Indianz.Com > News > Shannon Holsey: U.S. must honor treaty promises to tribal nations
House Committee on Rules: Legal & Procedural Factors Related to Seating a Cherokee Nation Delegate in the U.S. House – November 16, 2022
Seating Cherokee Delegate Strengthens Sovereign Rights for All Tribes  
Tuesday, December 6, 2022
President, Stockbridge-Munsee Band of Mohican Indians

Recently members of the House of Representatives held a hearing on seating the Cherokee Nation’s long-promised delegate to Congress. As they contemplate next steps, I ask them to remember that our voices matter in policymaking. We, after all, were this land’s first people.  

Today we are also neighbors, community leaders, co-workers, business owners and economic drivers of this country. Native Americans help shape America’s past and we are engines of its future. We have long had an undeniable role in the history of the United States. Now we are asking for it to be recognized because we know representation matters. Our voices need to be heard in the nation’s capital as policies are made.  

The Cherokee Nation holds a unique treaty-mandated right, a non-voting delegate to the U.S. House of Representatives. It was included in the Treaty of New Echota which was signed off on by the president and ratified by the Senate nearly 200 years ago. The delegate has not been seated yet because the House hasn’t voted to seat her, it is the last relatively simple step in a centuries long process.   

Today, as President of the Stockbridge-Munsee Band of Mohican Indians, I joined with the Cherokee Nation in asking for the U.S. House to seat the delegate this year. Our tribe fully supports the exercise of tribal treaty rights, including the seating of a Cherokee delegate in the U.S. House of Representatives, and calls upon the U.S. House to fulfill its obligation to tribes, such as the Cherokee Nation, by seating its delegate this year. 

Why are we supporting this? It is a win for all of Indian Country. Seating a Cherokee Nation delegate in Congress represents an opportunity for the United States to honor a treaty promise, and reverse a longstanding injustice. When the U.S. federal government upholds its treaty obligations to one tribe, it upholds its commitment to all Indian tribes and all treaty rights.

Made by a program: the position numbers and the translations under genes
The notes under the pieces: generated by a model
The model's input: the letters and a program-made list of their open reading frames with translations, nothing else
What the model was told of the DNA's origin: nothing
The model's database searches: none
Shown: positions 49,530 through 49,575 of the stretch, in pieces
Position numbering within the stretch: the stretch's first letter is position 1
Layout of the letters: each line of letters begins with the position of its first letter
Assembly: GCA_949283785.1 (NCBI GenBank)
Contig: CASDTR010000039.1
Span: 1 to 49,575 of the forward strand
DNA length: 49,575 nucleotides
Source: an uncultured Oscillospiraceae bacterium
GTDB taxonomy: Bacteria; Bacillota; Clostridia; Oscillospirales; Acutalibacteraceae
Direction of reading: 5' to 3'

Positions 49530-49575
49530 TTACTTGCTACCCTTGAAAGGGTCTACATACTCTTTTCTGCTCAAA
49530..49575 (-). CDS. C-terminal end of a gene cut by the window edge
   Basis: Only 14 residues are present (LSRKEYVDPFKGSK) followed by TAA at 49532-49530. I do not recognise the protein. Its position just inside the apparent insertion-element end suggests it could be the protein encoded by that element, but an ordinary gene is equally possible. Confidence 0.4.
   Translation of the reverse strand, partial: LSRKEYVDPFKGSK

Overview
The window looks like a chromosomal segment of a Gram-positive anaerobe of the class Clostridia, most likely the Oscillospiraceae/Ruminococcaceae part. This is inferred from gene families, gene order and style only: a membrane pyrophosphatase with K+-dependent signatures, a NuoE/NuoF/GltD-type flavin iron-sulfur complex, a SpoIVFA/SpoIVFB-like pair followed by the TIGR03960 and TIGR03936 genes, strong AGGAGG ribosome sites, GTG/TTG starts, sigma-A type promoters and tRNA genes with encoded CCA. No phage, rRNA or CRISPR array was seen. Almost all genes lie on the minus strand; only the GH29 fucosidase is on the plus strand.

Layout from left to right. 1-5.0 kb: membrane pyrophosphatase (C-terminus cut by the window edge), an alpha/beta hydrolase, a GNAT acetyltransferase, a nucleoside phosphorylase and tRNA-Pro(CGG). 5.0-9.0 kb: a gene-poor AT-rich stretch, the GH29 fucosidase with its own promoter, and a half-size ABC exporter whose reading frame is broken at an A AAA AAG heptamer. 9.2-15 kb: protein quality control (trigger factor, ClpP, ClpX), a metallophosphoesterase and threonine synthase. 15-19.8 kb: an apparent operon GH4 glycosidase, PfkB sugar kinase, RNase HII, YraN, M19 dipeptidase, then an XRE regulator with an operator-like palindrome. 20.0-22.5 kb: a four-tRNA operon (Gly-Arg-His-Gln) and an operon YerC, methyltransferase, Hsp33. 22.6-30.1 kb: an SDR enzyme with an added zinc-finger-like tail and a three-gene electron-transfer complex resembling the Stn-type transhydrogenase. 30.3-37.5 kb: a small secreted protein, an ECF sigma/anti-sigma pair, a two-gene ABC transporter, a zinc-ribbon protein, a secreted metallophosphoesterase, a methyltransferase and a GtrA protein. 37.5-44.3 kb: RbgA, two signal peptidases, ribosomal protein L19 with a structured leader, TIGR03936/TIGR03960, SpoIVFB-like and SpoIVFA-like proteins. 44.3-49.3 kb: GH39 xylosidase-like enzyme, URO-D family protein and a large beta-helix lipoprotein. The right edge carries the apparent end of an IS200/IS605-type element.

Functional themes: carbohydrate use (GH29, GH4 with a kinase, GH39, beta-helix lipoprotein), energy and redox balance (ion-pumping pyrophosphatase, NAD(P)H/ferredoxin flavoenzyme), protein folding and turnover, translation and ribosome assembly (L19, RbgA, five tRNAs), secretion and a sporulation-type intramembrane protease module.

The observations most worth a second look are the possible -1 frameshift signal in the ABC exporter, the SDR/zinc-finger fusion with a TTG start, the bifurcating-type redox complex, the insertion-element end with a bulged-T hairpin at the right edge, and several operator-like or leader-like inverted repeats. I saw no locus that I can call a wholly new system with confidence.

When the Cherokee Nation’s delegate is seated in the House, she will be a voice for all native communities on the issues that are uniquely important to us – tribal sovereignty, federal funding, and equality of opportunity. This is about lifting up the voices of Native Americans at the highest levels of our government where decisions are made. That’s why there’s already widespread support for this effort.

It is past time for the U.S. to finally fulfill its promise by seating Kim Teehee in Congress. The U.S. is stronger and better when it unites voices and perspectives in policy making and planning. Kim Teehee can be a dedicated voice representing the interests of Natives living in every state across the country. She can advocate on our behalf on issues such as tribal sovereignty, economic development, and tribal governance. When Kim Teehee is seated, I know she will be a strong voice for all Native Americans.  

When the U.S. government keeps its treaty promises to one tribe, it is good for all tribes. That’s why we’re calling for action. Congress, seat the Cherokee Nation’s delegate this year.  

Shannon Holsey is President of the Stockbridge-Munsee Band of Mohican Indians, a federally-recognized tribe of American Indians. She also serves as the Treasurer of the National Congress of American Indians (NCAI). 

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